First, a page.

Boston Herald

B’s blitzed in Philly

Swayman has his worst night, yielding five goals on 24 shots


PHILADELPH­IA — Poor puck management and shaky goaltendin­g usually produce some unpalatabl­e results, and the Bruins got exactly that in a 6-3 loss to the Philadelph­ia Flyers at the Wells Fargo Center on Wednesday.

Rookie goalie Jeremy Swayman had the roughest night of his young career, giving up five goals on 24 shots, while some of the skaters in front of him gave equally unsightly performanc­es, especially on the back end.

“(Swayman’s) not going to be perfect every night and he clearly wasn’t tonight. Not his best. We needed some saves there when we broke down,” said coach Bruce Cassidy. “Our breakdowns were bad in front of him. It wasn’t a lot of quantity, but high quality. Mistakes from the back end, it’s losing hockey, is what it is. That’s how you lose games. You do dumb things and good teams come back at you and they finish and that’s what happened.”

Cassidy tweaked his back end, flipping Matt Grzelcyk up to the top pair with Charlie McAvoy and, playing a lot of shifts with the top line, the group of five controlled play when they were on the ice. It’s a strategy Cassidy said he’ll employ again when he feels the size matchup will allow it. But the two bottom pairs did not hold up their end.

After the B’s had erased a 3-1 deficit late in the second period, the Flyers seized the game with three unanswered goals in the third. The slide into oblivion commenced quickly, just 58 seconds into the last period.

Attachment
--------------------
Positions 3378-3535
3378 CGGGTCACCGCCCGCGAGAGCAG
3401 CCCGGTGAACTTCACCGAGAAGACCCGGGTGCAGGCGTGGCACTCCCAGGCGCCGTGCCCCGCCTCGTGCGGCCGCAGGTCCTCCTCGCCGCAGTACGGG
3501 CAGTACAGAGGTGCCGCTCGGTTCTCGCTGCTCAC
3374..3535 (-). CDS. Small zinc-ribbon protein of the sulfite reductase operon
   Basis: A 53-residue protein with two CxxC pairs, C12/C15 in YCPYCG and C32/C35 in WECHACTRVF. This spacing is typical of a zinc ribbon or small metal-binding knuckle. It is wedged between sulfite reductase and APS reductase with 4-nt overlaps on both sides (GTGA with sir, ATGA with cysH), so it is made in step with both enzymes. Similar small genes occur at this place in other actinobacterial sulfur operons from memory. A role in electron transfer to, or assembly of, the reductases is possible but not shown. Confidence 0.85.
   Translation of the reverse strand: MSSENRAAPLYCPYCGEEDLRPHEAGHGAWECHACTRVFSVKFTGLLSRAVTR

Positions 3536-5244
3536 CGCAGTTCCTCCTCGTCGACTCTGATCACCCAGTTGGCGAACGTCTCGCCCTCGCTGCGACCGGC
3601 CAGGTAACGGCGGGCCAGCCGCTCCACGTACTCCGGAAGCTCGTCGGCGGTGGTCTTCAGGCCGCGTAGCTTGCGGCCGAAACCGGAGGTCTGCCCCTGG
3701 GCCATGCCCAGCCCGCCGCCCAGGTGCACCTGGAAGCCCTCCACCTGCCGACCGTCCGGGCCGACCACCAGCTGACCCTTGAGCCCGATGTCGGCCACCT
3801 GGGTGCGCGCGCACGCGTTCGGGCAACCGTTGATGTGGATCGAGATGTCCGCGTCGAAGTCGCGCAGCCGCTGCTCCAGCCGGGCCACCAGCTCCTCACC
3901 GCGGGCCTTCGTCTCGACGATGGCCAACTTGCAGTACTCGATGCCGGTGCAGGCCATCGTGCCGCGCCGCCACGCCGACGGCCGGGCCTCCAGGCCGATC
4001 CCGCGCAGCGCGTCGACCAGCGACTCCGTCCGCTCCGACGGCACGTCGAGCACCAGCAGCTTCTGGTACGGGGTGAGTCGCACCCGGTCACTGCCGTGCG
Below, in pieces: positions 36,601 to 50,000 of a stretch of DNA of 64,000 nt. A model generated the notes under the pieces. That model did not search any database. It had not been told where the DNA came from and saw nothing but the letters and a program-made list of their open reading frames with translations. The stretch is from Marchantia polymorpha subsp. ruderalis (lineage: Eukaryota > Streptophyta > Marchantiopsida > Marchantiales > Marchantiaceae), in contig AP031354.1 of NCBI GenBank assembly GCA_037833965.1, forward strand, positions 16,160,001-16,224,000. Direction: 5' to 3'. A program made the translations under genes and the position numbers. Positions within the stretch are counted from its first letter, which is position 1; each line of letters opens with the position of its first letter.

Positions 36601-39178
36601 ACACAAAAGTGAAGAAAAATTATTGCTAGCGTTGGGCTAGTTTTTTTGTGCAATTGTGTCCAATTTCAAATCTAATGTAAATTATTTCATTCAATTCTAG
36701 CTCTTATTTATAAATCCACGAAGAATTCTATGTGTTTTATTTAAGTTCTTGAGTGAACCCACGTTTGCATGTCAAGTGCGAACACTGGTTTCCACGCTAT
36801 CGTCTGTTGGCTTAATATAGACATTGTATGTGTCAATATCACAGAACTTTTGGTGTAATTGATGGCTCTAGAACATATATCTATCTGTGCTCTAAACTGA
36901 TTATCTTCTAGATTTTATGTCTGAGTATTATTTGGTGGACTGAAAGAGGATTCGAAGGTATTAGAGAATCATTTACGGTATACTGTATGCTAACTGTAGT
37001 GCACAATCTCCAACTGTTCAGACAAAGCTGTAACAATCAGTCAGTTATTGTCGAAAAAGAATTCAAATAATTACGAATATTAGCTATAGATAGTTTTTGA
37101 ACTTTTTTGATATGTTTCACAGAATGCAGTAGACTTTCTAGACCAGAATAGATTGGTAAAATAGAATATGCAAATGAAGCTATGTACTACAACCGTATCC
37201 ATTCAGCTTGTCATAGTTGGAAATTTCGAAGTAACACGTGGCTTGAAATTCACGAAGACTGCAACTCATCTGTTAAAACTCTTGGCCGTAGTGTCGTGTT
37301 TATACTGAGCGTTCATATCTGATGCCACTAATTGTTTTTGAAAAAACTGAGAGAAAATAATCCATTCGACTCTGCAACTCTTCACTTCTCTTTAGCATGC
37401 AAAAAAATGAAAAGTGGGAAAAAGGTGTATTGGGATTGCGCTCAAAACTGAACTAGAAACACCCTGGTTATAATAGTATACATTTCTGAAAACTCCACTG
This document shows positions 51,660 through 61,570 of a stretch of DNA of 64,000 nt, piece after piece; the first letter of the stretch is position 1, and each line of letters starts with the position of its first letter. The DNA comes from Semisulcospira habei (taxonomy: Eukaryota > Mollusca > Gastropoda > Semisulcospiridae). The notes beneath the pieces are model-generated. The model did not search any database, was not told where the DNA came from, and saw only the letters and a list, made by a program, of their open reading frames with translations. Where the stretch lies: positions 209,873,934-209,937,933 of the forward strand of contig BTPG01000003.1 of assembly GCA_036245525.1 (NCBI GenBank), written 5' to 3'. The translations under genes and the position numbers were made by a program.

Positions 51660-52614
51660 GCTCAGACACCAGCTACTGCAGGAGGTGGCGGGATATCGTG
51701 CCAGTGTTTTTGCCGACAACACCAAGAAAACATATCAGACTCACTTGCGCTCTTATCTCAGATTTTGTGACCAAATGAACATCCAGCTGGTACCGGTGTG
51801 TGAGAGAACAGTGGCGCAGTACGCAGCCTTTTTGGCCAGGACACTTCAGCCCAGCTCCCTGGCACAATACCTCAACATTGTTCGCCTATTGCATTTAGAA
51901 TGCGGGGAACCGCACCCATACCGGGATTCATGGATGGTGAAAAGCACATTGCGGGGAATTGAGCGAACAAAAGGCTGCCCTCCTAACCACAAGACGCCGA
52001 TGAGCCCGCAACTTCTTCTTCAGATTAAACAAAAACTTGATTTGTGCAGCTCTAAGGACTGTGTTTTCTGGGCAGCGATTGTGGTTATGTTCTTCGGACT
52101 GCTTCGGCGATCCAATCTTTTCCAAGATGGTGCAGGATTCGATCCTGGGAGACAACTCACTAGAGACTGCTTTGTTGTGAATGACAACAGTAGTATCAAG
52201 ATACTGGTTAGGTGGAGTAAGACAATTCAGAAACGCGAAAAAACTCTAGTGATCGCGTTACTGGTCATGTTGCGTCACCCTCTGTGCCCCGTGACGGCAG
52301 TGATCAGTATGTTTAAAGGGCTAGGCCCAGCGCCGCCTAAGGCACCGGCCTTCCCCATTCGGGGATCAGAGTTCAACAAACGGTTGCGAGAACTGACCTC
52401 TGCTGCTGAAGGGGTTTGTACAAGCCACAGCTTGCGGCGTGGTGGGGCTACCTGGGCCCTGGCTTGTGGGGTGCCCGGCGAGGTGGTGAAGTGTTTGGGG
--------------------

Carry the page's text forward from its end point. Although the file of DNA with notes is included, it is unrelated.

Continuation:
Mike Reilly coughed up the puck on a rush through the neutral zone, putting a pass on Joel Farabee’s stick and the former BU Terrier immediatel­y counter-attacked on an odd-man rush with Cam Atkinson. Brandon Carlo could not keep Farabee’s crossing pass from getting to the former BC Eagle and, though Taylor Hall made a good effort to backcheck to prevent Atkinson from getting a good shot off, Swayman could not get over in time to stop the sliding puck for Atkinson’s second of the night.

“I thought the guy just had a good stick,” said Reilly. “I feel like I’d make that play definitely most of the times. But (Farabee) had a good stick, he jumped on it. … I don’t think it was too risky. I just didn’t make the play.”

The Flyers regained their two-goal lead at 11:27 on a shot that, on a good night, Swayman would have had, even though it was a quality chance. From the high slot, Travis Konecny beat Swayman cleanly past the glove to make it 5-3. Sean Couturier added an empty netter to finish it off.

Though the B’s had a big shot advantage (40-25), they never led and were on the chase all night. The hosts took advantage of some over-aggressive­ness by the B’s to strike first.

After some heavy Bruin pressure, Derek Forbort was a tick slow to the puck on a pinch attempt along the left boards and Derick Brassard sent Atkinson off on a 2-on-1. With Connor Clifton back, Atkinson decided to keep it and beat Swayman with a wrister that broke through the rookie’s glove at 8:08.